Using the metaverse to further enable tolerance



November 15, 2022

Using the metaverse to further enable tolerance

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The metaverse is here and we must be prepared for what transpires. About 18 years ago, Facebook launched and, by 2020, more than 90,000 nonprofits were registered on the platform. Today, the metaverse raises the question: where will philanthropic organizations be 18 years from now?

It is no secret that the majority of the world’s population resorts to social media for news, advertisements, connecting with family and community, volunteering, and more. By 2032, the metaverse is predicted to add $360 billion to the economy in the Middle East, North Africa and Turkey. In parallel, Saudi Arabia’s futuristic city, NEOM, will have a digital twin in the metaverse before it is physically built, allowing us to understand people cognitively through virtual reality. The way I see it, that is one more tool to add to our resources.

This relatively new tool celebrates and champions change — the very lifeblood of tolerance and acceptance. On Wednesday, the International Day for Tolerance, Alwaleed Philanthropies is launching in the metaverse via Decentraland, the world’s largest user-owned and operated metaverse platform, to continue delivering on its mandate to bridge culture gaps.

UNESCO’s 1995 Declaration of Principles on Tolerance states: “Tolerance is respect, acceptance and appreciation of the rich diversity of our world’s cultures, our forms of expression and ways of being human.” We want to increasingly appeal to the next generation of thought leaders, cultural leaders and policymakers, who will drive day-to-day change and “defend and promote cultural and linguistic diversity,” as Audrey Azoulay, director general of UNESCO, put it.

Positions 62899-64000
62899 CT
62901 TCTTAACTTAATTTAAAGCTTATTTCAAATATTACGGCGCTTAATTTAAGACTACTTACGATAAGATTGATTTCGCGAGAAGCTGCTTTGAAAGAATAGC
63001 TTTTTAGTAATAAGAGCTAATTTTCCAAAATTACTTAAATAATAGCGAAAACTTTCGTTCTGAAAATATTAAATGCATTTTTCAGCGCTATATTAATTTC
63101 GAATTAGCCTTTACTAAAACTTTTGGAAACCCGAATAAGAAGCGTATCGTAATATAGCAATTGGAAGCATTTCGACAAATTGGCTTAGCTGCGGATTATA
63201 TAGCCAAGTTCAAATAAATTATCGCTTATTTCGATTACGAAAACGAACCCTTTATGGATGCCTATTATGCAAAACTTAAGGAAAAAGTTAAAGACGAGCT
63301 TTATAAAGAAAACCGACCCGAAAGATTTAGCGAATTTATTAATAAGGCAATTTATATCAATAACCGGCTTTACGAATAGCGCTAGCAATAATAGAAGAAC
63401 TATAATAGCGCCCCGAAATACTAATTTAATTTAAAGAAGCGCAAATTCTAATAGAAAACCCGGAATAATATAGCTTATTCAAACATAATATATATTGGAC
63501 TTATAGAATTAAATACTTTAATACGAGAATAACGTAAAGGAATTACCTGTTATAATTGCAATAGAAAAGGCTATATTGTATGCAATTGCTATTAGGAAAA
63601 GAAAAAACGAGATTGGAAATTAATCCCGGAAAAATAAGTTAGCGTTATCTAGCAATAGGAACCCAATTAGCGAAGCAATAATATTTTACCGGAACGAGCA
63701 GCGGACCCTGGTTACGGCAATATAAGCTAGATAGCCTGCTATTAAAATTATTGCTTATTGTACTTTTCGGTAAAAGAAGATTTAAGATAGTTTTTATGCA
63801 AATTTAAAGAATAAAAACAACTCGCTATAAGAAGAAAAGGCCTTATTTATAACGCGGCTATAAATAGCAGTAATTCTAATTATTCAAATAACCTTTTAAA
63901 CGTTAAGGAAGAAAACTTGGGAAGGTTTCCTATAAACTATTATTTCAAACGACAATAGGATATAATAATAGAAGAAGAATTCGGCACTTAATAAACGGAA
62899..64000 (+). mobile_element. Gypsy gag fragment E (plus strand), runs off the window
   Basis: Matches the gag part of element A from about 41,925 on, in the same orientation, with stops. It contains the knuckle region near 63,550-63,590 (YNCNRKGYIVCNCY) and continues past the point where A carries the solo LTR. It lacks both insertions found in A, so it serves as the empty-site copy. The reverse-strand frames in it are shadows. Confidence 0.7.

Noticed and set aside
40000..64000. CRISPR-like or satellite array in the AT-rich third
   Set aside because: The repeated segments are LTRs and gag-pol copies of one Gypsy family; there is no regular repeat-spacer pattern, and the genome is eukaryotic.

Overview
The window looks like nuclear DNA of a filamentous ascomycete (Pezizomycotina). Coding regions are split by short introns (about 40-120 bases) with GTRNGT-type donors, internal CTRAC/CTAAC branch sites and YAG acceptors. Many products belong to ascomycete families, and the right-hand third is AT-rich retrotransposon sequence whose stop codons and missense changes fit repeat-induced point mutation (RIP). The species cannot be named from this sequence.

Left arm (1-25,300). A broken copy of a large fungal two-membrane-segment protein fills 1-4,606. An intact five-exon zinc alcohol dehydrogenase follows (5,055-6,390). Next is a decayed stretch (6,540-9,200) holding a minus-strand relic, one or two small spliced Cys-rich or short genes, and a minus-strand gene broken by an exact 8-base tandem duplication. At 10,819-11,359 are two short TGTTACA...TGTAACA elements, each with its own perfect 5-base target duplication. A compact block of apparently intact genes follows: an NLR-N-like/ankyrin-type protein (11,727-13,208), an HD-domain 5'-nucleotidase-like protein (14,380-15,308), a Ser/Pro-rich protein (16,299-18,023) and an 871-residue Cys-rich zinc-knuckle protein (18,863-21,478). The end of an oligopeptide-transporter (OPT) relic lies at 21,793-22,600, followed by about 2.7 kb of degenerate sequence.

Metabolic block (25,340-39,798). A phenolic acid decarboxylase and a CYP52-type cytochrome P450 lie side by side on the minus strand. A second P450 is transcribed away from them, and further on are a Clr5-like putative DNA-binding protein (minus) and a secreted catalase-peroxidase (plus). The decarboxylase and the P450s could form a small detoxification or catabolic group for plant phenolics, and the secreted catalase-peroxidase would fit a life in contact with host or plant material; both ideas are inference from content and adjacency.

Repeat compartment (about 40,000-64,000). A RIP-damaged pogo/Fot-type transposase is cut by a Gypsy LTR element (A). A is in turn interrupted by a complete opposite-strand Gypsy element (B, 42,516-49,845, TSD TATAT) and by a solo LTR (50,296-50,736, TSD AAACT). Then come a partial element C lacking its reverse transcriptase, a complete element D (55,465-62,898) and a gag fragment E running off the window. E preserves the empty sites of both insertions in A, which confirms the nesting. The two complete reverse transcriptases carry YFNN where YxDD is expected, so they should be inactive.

In the metaverse, Alwaleed Philanthropies will spotlight the refugee art community, Islamic art and artisans in a multifaceted exhibition.

Princess Lamia bint Majed Saud Al-Saud

In the metaverse, Alwaleed Philanthropies will spotlight the refugee art community, Islamic art and artisans in a multifaceted exhibition. This is a special initiative offering versatility and accessibility in a new space with the drive to harness tolerance and acceptance. Further, the idea of values existing purely online sits well with a younger demographic that is adapting rapidly to digital innovations, gaming and metaverse compulsions. With that, our interactive space in the metaverse offers users the opportunity to collect a Proof of Attendance Protocol driven by purpose as we continue empowering the refugee art community around the world and help individuals integrate into their host societies.

For more than four decades, the team at Alwaleed Philanthropies has acted as an agent of change. We continue creating new dimensions for the progress and advancement of humankind. Now, we are taking a step further by being in the metaverse, where diverse components have been studied separately and woven into a tapestry of insight into our place in this decentralized environment.

The rise of hybrid fields is naturally unfolding and we are so proud to be launching this space with projects and initiatives carried out with our partners, including the University of Edinburgh and Oxford University Museums in the UK, the Pergamon Museum and the Friends of the Museum for Islamic Art at the Pergamon Museum in Berlin, Germany, and the World Scout Foundation in Geneva, Switzerland. Alwaleed Philanthropies will continue growing in this space by adding a new partner every quarter.

  • Princess Lamia bint Majed Saud Al-Saud is Secretary-General of Alwaleed Philanthropies. Twitter: @lamia1507 

Disclaimer: Views expressed by writers in this section are their own and do not necessarily reflect Arab News’ point of view


Categories: Arab World, Asia, Saudi Arabia

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